5.  If the conduct of one of the divorcees proves that he or she is a non-Christian, including absolute refusal or unwillingness at reconciliation, then, according to I Cor 7:15, the presumed believer, the “innocent”, is also free to remarry.  In the eyes of God they no longer are of one flesh.

This pretty well covers just about every situation, doesn’t it?  As often, we make it more confused and complicated than what it is.  What we want is to have our cake (church membership) and eat it too (get divorced).  I can respect, while not approving, a church member who gets a divorce and says, “I know it is contrary to the rules of God and church, and so I will step out.”  Like the case above, they make the church look silly by getting their way and continuing to defy other rules.

That’s why we take an all-together different position or attitude toward divorce on the part of unbelievers than we do of professed Christians.  They too should not divorce – for own sake, the kids, society, etc.  But they don’t have the means at hand (God himself in them and their marriage) to make a go of it if certain intolerable conditions exist.  Then God (and the church) as much as say, “Better to divorce than to ruin your lives” – and the kids – in that fashion.  But that is like saying war is “OK”, or capital punishment, even though to kill a person is always wrong; in some cases it is a necessary evil, or the lesser of two, like shooting a person to prevent his killing a dozen.  We do not say it is OK; we say it was an unavoidable, inescapable action – again, like cutting off an arm.

Which is what divorce is like.  It is no magic answer for married unhappiness.  No. 2 rarely goes much better than No. 1.  If if lasts longer, it is usually because the partners are older, wiser, more experienced. Or, they wake up, too late, to the fact that the fault was not in the other person (No. 2 is no better, really) but in the demanding relationship, plus their own failures.  A good marriage is not a difficult thing to achieve; humanly it is impossible.  Happy the person who realizes in this, as in EVERY OTHER ASPECT OF LIFE, I can’t hack it in myself – never, ever – but God can; Christ in me can do ANYTHING.

Being “Up”

We all have our ups and downs, with some of which there is nothing wrong. Before sin, Adam had days when he had more oomph than other days, which is a natural thing like getting tired, and sleeping, as Jesus did.

However, we ought always to be emotionally or spiritually “up” (again, that “upness” will vary in degree), and one good way to keep it up is to count one’s blessings.  This is old enough counsel – such as in the old-time song “If upon life’s billows…..”  But the soundness of the advise lies in the fact that we get down by focusing on the negatives of life.  For example, instead of being happy about work and our pay, if somebody gets more for the same job (which ain’t right, of course) “they” steal our happiness away from us, which we ought not allow anybody else, or anything, to do.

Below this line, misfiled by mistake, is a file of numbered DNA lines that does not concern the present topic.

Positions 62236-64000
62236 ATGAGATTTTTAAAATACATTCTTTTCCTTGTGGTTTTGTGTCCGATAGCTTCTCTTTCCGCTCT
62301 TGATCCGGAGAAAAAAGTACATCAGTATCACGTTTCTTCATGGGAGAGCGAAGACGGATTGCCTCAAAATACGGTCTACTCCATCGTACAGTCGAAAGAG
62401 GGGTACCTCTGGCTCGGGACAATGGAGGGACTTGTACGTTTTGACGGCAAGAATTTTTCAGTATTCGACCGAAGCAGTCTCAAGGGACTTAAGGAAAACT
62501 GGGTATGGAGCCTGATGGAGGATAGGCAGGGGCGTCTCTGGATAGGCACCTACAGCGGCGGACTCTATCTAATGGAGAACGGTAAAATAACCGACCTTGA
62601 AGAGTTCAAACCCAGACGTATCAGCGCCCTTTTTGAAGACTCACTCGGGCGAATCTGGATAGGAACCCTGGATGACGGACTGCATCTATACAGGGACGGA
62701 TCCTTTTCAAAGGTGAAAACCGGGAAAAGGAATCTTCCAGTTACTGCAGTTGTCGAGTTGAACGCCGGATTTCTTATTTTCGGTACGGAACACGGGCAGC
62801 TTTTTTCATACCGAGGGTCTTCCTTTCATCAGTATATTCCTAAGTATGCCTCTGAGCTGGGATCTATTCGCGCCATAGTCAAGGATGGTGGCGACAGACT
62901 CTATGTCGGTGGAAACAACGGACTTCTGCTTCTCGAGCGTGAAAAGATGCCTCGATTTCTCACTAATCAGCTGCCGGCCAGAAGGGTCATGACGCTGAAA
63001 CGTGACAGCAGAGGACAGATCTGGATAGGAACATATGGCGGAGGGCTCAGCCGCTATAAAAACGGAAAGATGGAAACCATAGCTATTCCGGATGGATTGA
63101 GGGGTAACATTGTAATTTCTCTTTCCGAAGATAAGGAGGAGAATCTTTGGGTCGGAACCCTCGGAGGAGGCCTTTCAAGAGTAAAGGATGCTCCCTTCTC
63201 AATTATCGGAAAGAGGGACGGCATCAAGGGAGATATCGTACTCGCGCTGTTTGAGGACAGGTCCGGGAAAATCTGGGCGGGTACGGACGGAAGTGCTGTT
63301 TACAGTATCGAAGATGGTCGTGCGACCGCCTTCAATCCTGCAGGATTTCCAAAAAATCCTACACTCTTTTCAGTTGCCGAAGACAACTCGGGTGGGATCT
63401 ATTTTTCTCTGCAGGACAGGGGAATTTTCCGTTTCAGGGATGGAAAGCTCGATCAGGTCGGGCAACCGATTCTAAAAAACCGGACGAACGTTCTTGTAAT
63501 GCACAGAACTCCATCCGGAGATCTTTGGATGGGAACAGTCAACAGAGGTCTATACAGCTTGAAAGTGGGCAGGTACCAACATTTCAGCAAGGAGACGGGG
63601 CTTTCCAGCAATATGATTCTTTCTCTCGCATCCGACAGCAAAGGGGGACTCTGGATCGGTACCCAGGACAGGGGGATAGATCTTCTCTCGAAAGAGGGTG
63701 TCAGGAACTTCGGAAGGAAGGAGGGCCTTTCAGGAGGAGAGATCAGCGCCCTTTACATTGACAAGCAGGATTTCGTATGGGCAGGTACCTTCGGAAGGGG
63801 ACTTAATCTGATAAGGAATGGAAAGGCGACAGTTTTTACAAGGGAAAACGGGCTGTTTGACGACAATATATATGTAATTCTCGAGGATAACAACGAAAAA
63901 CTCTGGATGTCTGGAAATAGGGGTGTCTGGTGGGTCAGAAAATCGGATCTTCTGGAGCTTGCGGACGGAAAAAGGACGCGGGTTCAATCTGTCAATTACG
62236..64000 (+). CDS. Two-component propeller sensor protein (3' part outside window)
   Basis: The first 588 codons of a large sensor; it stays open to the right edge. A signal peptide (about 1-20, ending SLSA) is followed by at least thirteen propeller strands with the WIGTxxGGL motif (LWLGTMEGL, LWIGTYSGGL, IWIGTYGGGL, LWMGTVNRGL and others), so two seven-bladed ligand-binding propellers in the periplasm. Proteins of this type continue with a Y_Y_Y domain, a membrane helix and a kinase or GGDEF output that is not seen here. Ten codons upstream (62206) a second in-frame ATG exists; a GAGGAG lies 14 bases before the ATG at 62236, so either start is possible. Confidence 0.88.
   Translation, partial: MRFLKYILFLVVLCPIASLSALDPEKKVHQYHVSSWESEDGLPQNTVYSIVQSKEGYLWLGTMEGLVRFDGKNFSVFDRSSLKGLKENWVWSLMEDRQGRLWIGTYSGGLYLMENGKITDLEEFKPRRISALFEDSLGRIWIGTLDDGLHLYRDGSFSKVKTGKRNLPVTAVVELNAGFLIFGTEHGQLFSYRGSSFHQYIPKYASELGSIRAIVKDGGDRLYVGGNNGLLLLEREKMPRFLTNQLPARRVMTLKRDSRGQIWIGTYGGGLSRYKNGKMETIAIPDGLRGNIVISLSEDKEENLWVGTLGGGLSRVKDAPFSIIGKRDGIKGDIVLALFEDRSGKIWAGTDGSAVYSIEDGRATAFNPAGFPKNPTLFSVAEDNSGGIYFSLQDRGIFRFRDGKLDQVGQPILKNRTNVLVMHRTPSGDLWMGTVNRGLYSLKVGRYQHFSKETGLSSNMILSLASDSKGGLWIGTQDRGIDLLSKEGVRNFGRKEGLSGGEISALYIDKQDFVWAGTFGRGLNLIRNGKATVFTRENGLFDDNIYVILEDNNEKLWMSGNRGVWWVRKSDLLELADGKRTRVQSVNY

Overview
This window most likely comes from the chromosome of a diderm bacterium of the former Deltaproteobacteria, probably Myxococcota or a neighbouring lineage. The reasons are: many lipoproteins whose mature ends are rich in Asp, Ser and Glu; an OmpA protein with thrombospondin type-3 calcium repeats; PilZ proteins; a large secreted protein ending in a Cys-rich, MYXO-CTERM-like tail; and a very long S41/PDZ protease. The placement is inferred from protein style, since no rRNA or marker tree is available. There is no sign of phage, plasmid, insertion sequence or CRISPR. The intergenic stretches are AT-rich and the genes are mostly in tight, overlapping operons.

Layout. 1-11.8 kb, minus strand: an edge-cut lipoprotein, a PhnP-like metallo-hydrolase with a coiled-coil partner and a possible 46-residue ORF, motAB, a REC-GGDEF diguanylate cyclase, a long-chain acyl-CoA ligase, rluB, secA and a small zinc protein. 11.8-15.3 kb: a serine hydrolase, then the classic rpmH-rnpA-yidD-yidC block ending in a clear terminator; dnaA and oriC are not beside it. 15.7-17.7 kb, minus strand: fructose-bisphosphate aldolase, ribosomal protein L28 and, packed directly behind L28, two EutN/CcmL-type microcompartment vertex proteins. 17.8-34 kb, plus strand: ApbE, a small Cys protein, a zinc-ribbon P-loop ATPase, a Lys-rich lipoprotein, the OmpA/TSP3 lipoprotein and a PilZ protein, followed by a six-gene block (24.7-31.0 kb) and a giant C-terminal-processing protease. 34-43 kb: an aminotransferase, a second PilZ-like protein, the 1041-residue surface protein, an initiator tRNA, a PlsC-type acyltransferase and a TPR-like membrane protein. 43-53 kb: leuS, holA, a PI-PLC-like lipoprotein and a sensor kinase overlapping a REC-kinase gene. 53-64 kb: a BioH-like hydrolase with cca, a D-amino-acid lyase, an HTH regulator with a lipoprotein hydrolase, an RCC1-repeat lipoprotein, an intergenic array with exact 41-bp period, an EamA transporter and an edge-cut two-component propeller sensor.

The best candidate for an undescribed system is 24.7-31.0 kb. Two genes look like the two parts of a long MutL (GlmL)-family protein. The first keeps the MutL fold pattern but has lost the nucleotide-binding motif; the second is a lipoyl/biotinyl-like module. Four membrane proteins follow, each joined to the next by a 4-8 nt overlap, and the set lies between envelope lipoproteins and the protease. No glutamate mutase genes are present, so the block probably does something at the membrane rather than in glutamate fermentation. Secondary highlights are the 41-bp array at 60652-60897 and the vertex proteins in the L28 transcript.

It has helped me a lot in this universal problem to think of how we all, generally speaking, live a life like kings nowadays in comparison with anybody that ever lived on earth before us, even recent royalty.  Personal autos, abundance of water for showering, modern medicine (glasses), absence of many diseases (TB, for example, crippled scads of people in my generation).

Last night I raced through a book about Harriet B. Stowe, author of “Uncle Tom’s Cabin”.  (Her house, incidentally, was near where I went to school in Hartford, CN, right next to Mark Twain’s, by the way.  Was fun to visit both.)  But in her day life-expectancy was short; many mother’s died in child-birth.  Many kids never survived weaning.  And talk about uncomfortable lives!  Their daily routine (chopping wood, outhouse toilets) sound like another planet now.  Our ability to run to Macs for a shake, or take in a movie (flicks in my boyhood were a colossal joke), is a life that Solomon would have thought was literally “heaven”.

All of which is to say nix regarding our spiritual advantages over even “saved” people of previous generations, and even today in many parts of the world.  You ought to read the chapter in Stowe book about her “joining church”.   Dour clergyman asked her if she realized that she was hell-bound, a miserable worm, prone to all manner of evil, etc.  Upon her affirmative reply he said, “Good; now you can be a church-member.”  And too many people are still under that kind of a cloud, bondage.

By contrast, we ought to be full of joy every minute of the day.